In the course of his essay, Gibbs cites and clarifies the views of Franz Rosenzweig, Hermann Cohen, and Emanuel Levinas as they challenge the adequacy of classic philosophy to respond to suffering. I had known of Rosenzweig’s and Levinas’s approach but had never appreciated Cohen’s ethical critique of the philosophical view of suffering. Gibbs ends with the realization that he has not comforted or inspired, though he has “responded.”

            Kepnes’s essay gives a wonderfully succinct summary of “anti-theodicy,” the rigorous attempt to resist justifying God’s actions in situations where evil is present (37-39). He, then, goes on to give a clear presentation of Buber’s reading of Job as an implicit response to the shoah. (As the designation for a very major tragedy in Jewish history, the word “shoah” should not, to my mind, be capitalized, unlike words which describe God; nor should words which describe the perpetrators such as “nazi.”)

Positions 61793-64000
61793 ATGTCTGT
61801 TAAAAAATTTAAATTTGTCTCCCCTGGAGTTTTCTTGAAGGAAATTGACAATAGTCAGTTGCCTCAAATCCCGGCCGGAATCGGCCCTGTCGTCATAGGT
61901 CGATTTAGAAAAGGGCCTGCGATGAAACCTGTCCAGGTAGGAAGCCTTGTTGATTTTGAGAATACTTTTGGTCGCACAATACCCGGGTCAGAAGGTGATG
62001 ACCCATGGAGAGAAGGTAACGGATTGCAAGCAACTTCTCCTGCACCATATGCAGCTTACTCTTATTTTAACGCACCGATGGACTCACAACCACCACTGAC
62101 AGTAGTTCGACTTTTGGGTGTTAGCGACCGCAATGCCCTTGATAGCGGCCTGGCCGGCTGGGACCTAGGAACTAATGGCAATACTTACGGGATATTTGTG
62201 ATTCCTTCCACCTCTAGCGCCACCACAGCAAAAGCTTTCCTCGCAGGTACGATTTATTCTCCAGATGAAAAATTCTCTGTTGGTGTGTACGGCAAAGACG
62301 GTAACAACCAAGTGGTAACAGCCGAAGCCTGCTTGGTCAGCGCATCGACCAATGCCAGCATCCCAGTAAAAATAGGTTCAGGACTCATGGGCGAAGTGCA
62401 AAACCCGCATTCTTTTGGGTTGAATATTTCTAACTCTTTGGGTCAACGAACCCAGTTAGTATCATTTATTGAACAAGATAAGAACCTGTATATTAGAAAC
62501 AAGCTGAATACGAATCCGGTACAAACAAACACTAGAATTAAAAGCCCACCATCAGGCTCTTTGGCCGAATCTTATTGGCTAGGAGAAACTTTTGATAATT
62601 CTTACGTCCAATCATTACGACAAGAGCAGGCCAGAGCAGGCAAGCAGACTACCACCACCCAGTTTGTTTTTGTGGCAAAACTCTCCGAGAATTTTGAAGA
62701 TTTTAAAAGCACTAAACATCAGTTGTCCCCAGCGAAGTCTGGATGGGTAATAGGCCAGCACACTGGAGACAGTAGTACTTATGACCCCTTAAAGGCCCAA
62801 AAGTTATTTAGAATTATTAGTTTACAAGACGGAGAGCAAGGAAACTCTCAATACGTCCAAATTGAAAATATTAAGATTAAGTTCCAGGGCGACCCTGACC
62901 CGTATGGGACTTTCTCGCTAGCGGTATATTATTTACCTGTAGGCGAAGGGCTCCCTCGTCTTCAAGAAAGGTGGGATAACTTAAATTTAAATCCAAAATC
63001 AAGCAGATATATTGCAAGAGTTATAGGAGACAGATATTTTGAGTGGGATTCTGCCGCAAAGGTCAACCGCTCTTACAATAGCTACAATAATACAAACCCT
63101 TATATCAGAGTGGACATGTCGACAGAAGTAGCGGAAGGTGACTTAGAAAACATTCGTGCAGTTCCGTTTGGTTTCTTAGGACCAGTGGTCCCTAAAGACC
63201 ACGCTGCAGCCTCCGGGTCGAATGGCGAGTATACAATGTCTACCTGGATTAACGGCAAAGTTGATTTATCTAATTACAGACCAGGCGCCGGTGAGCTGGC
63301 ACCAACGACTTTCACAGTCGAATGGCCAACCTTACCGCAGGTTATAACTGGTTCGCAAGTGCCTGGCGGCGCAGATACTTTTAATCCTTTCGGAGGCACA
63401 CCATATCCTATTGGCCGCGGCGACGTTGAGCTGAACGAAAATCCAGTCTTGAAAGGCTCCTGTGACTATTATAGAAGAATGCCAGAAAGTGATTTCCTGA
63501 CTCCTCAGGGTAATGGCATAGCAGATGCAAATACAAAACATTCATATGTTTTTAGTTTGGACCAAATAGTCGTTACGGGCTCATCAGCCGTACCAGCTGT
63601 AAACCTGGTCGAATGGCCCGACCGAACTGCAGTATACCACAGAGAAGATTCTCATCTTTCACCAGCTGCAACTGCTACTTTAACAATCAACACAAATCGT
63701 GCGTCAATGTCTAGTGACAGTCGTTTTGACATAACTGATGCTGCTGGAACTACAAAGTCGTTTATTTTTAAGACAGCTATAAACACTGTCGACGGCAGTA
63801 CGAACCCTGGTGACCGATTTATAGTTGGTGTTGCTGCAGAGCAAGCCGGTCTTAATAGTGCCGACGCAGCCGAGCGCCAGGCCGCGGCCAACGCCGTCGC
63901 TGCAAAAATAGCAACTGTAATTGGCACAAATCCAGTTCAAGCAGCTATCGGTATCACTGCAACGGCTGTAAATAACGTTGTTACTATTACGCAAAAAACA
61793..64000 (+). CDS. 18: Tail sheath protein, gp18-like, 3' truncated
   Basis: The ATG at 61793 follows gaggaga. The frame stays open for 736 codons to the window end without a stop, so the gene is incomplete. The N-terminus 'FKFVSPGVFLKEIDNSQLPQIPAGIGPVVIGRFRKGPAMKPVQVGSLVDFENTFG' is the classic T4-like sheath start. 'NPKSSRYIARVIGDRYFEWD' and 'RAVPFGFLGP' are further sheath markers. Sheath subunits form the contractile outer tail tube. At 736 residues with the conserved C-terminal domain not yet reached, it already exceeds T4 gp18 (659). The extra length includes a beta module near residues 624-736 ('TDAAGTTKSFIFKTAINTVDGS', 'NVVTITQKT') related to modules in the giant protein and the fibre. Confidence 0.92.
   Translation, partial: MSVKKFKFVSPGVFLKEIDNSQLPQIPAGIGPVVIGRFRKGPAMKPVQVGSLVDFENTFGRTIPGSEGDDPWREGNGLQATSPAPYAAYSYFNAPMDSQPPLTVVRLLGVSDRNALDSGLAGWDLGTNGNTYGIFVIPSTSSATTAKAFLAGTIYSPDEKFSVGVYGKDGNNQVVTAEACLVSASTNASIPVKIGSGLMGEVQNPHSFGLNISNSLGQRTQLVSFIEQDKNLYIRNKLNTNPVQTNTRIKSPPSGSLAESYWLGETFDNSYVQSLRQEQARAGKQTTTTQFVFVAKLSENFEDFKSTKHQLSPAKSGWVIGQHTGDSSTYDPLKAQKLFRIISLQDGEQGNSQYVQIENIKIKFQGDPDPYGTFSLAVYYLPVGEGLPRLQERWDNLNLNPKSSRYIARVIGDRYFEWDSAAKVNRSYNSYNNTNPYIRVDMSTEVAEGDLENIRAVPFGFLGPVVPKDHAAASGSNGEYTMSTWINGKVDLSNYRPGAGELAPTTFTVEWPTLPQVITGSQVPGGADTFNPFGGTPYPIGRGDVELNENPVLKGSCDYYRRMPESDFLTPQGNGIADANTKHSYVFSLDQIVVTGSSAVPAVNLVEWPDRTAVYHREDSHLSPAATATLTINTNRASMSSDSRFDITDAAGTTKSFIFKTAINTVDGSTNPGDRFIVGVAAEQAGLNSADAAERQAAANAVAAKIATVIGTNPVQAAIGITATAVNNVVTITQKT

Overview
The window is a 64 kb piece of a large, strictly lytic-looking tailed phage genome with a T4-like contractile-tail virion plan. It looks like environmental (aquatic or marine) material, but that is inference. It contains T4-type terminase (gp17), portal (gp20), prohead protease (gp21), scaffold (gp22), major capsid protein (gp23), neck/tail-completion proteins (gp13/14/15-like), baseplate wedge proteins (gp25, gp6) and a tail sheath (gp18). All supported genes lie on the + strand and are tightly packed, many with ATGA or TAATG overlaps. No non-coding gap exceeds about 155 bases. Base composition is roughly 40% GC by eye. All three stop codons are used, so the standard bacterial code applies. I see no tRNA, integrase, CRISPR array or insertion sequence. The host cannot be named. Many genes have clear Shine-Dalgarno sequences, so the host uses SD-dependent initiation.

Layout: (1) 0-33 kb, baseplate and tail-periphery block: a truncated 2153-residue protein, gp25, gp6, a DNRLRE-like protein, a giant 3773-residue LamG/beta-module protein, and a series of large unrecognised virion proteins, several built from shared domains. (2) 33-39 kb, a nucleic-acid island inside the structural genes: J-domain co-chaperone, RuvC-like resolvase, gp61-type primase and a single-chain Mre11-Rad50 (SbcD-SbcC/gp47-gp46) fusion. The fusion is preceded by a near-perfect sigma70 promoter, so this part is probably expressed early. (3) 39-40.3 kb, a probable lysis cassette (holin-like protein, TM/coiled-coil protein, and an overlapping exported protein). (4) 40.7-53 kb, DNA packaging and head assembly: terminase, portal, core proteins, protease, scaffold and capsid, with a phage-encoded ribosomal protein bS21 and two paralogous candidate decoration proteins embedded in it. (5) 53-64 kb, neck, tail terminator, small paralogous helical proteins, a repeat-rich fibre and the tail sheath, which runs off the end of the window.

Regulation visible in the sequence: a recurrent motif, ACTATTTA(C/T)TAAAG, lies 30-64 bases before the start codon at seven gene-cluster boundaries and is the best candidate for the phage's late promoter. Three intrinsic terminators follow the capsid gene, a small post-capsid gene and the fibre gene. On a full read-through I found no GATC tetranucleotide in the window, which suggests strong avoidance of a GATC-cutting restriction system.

Identifying Job’s response, Kepnes notes: “Where the friends believe that Job’s anger will ‘tear him to pieces’ [18:4] and seek to silence it, the expression of Job’s anger is actually a key to allowing him to cope with his suffering.” “Job has lost his intellectual bearings. His world-view has been shattered; the center of his universe, God, no longer appears trustworthy….  asserts a ‘dual faith’ or what we could call a ‘rent’ theology…. summarized by Job’s immortalized words: ‘Though he slay me, yet I will trust Him’ [13:15].” Kepnes summarizes Buber’s reading of Job as follows: “Giving witness to suffering and anger and articulating the rent at the heart of the universe does have a cathartic effect for the sufferer, but it does not provide any answers. So Job’s response to his suffering … is incomplete” (46-49).